Day 10: Gathering feedback from teams

The last few emails I’ve sent have been laser-focused on the component creation process in Figma. It’s worth stepping back a moment and recapping:

I have a new component in Figma.

What now?

At this point, I would review the work I’ve done with my team, especially if I were on a dedicated design systems team. I’ve extracted some common patterns into a unified standard, so I’d like to validate that quickly with the team. Any use cases I haven’t accounted for? Anything I’ve eliminated that should actually be a variant?

This is where I can show off what I’ve been doing in Figma. “Here are the various examples of this component across products, and here’s my unified pattern.”

The full utility nav component page

To help people understand what the new component looks like in the context of each product, I’d drop an instance of the component on to each screenshot. That’s a good approach in general, since previewing it in context helps me catch any modifications I might need, like font sizing.

Dragging an instance of the component to my screenshots

At this point, I’d also want to talk with engineers to identify any gotchas that might make me revise my proposal or choose a different path altogether. Will my my proposal require considerable technical lift? Do they understand the expected behavior and functionality of the component? After all, right now this is just a component in a visual prototyping tool. Engineers will need to turn this into software.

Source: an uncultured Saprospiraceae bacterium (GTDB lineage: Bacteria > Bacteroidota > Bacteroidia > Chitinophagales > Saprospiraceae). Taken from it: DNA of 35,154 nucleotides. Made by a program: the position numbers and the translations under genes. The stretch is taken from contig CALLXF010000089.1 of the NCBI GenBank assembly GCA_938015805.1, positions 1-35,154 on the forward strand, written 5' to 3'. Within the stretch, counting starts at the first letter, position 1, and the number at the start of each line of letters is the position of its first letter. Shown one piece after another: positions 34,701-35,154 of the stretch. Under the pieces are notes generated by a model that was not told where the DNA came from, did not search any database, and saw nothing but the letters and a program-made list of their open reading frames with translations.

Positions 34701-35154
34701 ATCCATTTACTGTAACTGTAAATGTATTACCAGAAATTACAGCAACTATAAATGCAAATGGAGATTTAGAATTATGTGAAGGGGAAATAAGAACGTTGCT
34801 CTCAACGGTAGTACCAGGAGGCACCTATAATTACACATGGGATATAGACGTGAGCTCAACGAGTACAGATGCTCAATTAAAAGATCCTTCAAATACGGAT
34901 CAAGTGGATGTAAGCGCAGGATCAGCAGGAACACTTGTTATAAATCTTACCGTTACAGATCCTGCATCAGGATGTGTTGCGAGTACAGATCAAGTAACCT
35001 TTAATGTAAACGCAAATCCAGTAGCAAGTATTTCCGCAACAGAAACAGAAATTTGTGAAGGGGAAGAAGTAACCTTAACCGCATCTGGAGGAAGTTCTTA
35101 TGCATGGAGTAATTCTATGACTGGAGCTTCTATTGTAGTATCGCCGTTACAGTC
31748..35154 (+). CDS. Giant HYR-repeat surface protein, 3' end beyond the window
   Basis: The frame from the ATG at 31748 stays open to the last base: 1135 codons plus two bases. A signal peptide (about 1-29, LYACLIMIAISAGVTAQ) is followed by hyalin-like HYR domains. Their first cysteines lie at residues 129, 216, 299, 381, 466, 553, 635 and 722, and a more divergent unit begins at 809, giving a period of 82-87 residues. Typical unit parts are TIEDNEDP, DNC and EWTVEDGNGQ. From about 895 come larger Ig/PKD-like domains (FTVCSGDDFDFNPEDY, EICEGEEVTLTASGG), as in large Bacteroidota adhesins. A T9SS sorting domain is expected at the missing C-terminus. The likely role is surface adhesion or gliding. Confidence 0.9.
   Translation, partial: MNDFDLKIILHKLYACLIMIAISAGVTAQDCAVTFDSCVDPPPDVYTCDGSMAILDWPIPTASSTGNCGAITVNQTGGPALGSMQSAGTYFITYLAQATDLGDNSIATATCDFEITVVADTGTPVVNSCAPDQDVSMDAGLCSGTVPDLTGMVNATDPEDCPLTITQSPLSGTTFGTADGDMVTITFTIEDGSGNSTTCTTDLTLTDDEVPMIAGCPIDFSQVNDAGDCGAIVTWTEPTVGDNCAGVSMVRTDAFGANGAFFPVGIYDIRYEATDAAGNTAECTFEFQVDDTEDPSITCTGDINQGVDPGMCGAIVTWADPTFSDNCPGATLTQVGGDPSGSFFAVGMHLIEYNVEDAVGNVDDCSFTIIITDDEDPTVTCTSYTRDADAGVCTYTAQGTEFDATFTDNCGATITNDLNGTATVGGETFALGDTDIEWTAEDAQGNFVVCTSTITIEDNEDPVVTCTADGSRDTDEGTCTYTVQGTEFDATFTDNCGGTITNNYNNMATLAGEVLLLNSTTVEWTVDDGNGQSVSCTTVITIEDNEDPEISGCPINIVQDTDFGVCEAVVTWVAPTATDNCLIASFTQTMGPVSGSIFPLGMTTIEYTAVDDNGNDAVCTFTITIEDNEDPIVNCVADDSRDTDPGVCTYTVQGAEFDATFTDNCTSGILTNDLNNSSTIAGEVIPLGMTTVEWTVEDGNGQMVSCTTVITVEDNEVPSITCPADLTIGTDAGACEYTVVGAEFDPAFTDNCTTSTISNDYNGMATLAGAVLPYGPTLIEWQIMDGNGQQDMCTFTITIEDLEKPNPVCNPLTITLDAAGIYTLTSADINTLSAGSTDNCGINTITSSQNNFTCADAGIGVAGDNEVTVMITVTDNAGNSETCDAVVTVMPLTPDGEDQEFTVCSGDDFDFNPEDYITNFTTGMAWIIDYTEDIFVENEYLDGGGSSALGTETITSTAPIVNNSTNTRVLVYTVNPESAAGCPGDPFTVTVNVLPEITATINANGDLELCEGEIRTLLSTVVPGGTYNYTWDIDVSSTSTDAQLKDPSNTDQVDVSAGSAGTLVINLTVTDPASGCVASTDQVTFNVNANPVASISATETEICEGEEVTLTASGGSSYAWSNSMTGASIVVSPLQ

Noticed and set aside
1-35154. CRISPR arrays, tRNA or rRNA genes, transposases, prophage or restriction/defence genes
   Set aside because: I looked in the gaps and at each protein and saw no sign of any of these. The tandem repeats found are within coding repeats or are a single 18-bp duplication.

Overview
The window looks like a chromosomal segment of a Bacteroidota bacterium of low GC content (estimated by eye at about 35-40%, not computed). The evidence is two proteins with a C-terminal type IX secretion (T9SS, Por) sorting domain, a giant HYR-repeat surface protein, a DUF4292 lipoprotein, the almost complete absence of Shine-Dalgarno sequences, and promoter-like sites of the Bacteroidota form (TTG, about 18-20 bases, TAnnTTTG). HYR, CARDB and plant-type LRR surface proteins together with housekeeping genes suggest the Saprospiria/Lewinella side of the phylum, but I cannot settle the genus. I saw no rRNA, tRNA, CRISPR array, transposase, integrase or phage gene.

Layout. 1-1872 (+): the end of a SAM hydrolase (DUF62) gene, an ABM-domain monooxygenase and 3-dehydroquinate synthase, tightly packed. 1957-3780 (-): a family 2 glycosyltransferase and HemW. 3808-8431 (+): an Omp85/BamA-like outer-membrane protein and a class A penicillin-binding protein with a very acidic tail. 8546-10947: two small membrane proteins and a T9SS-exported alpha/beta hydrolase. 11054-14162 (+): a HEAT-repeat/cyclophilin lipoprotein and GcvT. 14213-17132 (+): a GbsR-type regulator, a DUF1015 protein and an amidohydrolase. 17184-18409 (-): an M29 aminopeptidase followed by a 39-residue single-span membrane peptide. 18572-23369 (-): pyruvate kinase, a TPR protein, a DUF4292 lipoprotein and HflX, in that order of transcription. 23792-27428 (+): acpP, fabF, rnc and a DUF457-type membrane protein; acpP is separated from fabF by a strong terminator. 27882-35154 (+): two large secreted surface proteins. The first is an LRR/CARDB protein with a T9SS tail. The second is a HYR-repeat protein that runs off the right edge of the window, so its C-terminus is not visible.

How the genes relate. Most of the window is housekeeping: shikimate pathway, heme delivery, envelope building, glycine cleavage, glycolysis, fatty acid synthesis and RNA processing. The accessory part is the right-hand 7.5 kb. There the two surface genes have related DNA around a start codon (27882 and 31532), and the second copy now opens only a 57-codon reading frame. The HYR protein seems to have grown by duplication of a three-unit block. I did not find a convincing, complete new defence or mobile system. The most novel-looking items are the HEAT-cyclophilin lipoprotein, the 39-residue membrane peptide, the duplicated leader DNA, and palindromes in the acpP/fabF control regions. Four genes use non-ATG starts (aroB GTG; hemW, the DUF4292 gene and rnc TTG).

If I need to work asynchronously with engineering, I might add notes to the Figma file to help communicate the expectations around behavior (e.g. “the current product on the bar should have the active state set, illustrated by the ‘active’ variant of the Nav Item.”)

If I were on an individual product team and planned to recommend this as a unified pattern across multiple products, it might take some effort to get people together from the other product teams. In that case, I might need to be a bit more strategic and intentional about my presentation. Are they excited collaborators, bought in on a unified set of components? Or will they need some convincing?

This is where the rubber meets the road on communication and consensus-building. In most cases, the sooner you can invite teams into the process, the better.

After a check-in with teams, ideally I’d work closely with engineering to start connecting what I’ve designed in Figma to code. The faster I can get something implemented from end-to-end, the more quickly I can begin to iterate on it.

That will be the next phase of this series: walking through what it takes to build a component in code.

P.S. If you’ve just joined the list, I’m in the middle of a practical design system build. You can catch up at the beginning of the series here.

Jesse Gardner

Up Next: Day 11: Should designers learn to code?

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